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Committee Requests Audit Of Balboa Park Celebration Organization

The Lily Pond sits in front of the Botanical Building at Balboa Park on August 2, 2008 in San Diego, California.
Stephen Dunn
The Lily Pond sits in front of the Botanical Building at Balboa Park on August 2, 2008 in San Diego, California.

The San Diego City Council's Environment Committee unanimously called Wednesday for financial and performance audits of a disbanding group that had been putting together a yearlong celebration of Balboa Park's centennial.

The panel also asked for a confidential report from the City Attorney's Office on legal options to recover money that has been spent, and to determine whether the city faces potential liabilities.

The Balboa Park Celebration Inc. Board of Directors voted March 4 to turn over responsibility for the event to the city, leading to questions of how $2.6 million dollars was spent, and what the city got in return.

The committee in charge of planning a yearlong party in 2015 at Balboa Park spent $2.6 million that came from taxpayers, and now the group is out of business. KPBS interviewed committee members, museum leaders and community members to find out what went wrong.

BPCI went through three CEOs and a couple of program producers in three years.

"The city spent some money and there needs to be some, certainly, some explanations,'' City Attorney Jan Goldsmith told the committee members.

He said city lawyers are negotiating the termination of two deals with BPCI — a memorandum of understanding and a funding agreement.

Goldsmith and Gerry Braun, who is handing the disbanding of the organization, noted that the group is made up of community volunteers with a long history of helping San Diego who are "distraught'' at their inability to present a celebration that would generate international attention, as first envisioned.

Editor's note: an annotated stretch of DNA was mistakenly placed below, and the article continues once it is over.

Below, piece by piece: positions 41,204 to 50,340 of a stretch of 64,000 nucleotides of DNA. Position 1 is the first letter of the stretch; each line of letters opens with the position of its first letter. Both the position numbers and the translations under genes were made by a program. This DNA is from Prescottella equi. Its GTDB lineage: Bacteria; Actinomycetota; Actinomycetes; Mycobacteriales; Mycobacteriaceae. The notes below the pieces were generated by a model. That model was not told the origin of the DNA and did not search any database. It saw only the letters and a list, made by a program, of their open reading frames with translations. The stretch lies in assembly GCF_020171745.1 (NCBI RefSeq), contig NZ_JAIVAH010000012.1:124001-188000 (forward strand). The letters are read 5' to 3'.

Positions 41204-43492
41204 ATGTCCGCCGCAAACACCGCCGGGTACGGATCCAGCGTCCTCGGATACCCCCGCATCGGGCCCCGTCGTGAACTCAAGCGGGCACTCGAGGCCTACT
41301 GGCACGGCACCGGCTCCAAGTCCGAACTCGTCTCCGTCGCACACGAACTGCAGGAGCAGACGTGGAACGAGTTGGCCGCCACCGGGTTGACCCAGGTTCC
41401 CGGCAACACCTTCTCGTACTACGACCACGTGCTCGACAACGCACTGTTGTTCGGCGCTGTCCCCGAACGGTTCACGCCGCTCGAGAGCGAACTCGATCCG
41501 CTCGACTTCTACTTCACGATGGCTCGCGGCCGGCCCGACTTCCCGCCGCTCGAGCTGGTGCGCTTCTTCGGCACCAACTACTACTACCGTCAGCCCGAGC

The board members realized at various times that fundraising to put on such an event was falling short, Braun said. He said it would have taken $35 million or more to achieve the "ambitious'' scale desired by the planners and city officials.

Mike Hansen, Mayor Kevin Faulconer's representative to the committee, said an announcement would likely be made soon on a scaled-down observance of the park's 100th birthday. City Council President Todd Gloria made a similar remark at a news briefing earlier Wednesday.

Councilman Scott Sherman said the problems faced by BPCI appeared to come down to "a bad plan from the beginning'' and poor management.

"Quite frankly, doing the armchair quarterback thing, I really think trying to appeal on the scope that we were trying to appeal for the Balboa Park centennial was a little over-reaching,'' Sherman said. "I remember sitting down and thinking, you know, if it was the 200th anniversary of Central Park in New York, would I get on an airplane and fly to New York to go see it? Probably not.''

A "San Diego-specific'' celebration could still be "a real nice event without enormous cost,'' the councilman said.

Braun said numerous documents regarding BPCI finances and contracts have been placed online. The rest should be released within one month, he said.

Around $273,000 of city funds remained in BPCI accounts and was unlikely to be spent, according to Braun. The group also still holds some money from private donations.

He was asked to return to the committee April 23 with an update.